Hi mums and dads!
I've come here before to post about social and developmental research involving babies and children at the University of Queensland, and I've always gotten a good response. We are currently in particular need of babies aged 6 months, 9 months, 12 months, and 18 months to participate in some studies we are running in November and early December (though we welcome all parents of children aged 5 and under to express their interest, as we are constantly running new studies!). Participation in these studies involves coming to the University of Queensland, St Lucia, for a one-off session that lasts between 30 and 45 minutes. Kids are never separated from their parents and they receive a small gift and certificate for participating as a thank-you. We make every effort to ensure that kids enjoy themselves, and our studies focus on their natural behaviour, cognitive development, language ability, play, imitation, etc - no injections or electrodes! I've included details of the studies involving the age groups I mentioned below.
6- and 9-month-olds:
6-, 9- and 12-month-olds
- What do babies expect to be attached to hands? In this study, babies watch human hands (the "owner" of the hands is hidden behind a curtain) playing with a toy. The curtain is drawn back, and babies see either a person or something surprising, like a shop dummy - do they look longer if they see something one wouldn't expect?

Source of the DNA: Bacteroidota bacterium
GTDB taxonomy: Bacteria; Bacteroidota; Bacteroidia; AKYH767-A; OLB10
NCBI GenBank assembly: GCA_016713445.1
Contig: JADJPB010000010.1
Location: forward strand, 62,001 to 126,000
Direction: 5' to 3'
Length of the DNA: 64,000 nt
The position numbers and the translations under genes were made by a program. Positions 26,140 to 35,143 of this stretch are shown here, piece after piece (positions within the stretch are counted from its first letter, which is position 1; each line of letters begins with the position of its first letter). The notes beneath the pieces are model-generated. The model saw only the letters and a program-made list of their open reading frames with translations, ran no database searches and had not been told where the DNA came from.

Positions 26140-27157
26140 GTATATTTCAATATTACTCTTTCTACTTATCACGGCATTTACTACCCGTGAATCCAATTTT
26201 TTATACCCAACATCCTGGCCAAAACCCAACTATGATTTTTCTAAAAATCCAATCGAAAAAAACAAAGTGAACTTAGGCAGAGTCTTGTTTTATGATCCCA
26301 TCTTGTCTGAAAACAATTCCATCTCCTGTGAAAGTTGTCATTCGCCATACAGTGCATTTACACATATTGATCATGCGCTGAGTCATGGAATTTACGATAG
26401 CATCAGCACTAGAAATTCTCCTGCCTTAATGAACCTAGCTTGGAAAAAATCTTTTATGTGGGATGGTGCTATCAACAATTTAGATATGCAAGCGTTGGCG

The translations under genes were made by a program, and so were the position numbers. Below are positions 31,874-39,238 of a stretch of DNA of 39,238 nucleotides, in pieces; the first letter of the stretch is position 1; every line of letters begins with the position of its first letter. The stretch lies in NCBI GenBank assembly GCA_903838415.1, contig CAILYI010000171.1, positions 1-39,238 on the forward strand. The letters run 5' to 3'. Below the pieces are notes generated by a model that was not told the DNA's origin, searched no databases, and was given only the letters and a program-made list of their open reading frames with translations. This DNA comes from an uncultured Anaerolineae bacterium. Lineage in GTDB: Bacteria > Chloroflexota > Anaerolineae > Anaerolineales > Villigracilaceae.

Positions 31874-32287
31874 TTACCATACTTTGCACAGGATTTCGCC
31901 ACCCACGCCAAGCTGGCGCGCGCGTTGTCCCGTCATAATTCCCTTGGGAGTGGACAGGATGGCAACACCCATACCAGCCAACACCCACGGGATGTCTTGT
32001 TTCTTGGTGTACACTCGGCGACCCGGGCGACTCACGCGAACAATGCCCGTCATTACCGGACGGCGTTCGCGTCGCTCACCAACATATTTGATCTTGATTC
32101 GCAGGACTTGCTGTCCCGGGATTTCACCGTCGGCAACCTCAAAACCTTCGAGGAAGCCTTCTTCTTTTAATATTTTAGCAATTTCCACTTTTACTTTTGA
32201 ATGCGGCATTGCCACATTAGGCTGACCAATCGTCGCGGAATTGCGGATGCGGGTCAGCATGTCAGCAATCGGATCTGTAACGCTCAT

- How good are babies at imitating an adult's approach towards grasping an object? Different objects need different types of grasping in order to be held properly. If a baby watches an item being grasped by an adult in a particular way, how well can they copy that?
9-, 12-, and 18-month-olds
- Can babies tell the difference between normal and scrambled bodies? We show babies pictures of normal bodies or scrambled bodies (e.g., with the arms where the legs should be). Do they prefer looking at one type of picture over the other?
- Can babies tell the difference between male and female bodies? We show babies pictures of male and female bodies, wearing the same clothes and with their heads covered. Do they prefer looking at pictures of one gender over pictures of the other?
- How well can babies learn from picture books? We read babies a book about making a toy, then after a delay, we see how well they can make the toy themselves. What qualities of picture books can help maximise babies' learning?
- Can babies tell the difference between correct and incorrect counting? We show babies a video where fish are counted either correctly or incorrectly. Do they discriminate between the two types of counting?----------
So as you can see, we have a lot of studies! The roughly half-hour session you come in for will include all the studies focusing on your child's age. If you are interested in participating, or would like any more information, please feel free to contact me using the details below - I test kids whenever parents are available, including weekends. The final day I will be testing will be December 5th, as I am then going overseas! But many of the studies will continue without me.
My contact information:
Philippa Neary (Research Assistant)
Early Cognitive Development Unit, School of Psychology, UQ
Lab phone: (07) 3365 6323 (if you get the answering machine, feel free to leave a message – I check it frequently!)